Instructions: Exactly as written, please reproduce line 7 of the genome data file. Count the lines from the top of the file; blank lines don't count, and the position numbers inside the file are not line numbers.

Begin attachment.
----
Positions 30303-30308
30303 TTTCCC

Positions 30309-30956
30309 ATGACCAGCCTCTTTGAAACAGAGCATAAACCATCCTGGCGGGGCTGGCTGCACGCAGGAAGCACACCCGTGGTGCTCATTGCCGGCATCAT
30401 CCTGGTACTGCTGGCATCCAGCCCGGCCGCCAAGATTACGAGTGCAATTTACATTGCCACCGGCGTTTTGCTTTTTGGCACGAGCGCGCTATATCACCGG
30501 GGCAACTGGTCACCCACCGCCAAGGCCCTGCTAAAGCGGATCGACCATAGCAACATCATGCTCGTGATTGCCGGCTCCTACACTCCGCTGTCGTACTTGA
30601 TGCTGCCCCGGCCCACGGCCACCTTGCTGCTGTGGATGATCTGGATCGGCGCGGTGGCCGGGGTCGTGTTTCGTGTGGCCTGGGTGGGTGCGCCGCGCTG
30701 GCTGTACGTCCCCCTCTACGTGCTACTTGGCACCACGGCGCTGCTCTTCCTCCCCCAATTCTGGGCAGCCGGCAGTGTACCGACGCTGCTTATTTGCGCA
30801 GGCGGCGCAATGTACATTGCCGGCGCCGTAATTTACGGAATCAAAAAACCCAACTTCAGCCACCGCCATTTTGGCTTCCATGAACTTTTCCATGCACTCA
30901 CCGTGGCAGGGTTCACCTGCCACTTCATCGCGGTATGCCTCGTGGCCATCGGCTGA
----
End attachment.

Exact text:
30601 TGCTGCCCCGGCCCACGGCCACCTTGCTGCTGTGGATGATCTGGATCGGCGCGGTGGCCGGGGTCGTGTTTCGTGTGGCCTGGGTGGGTGCGCCGCGCTG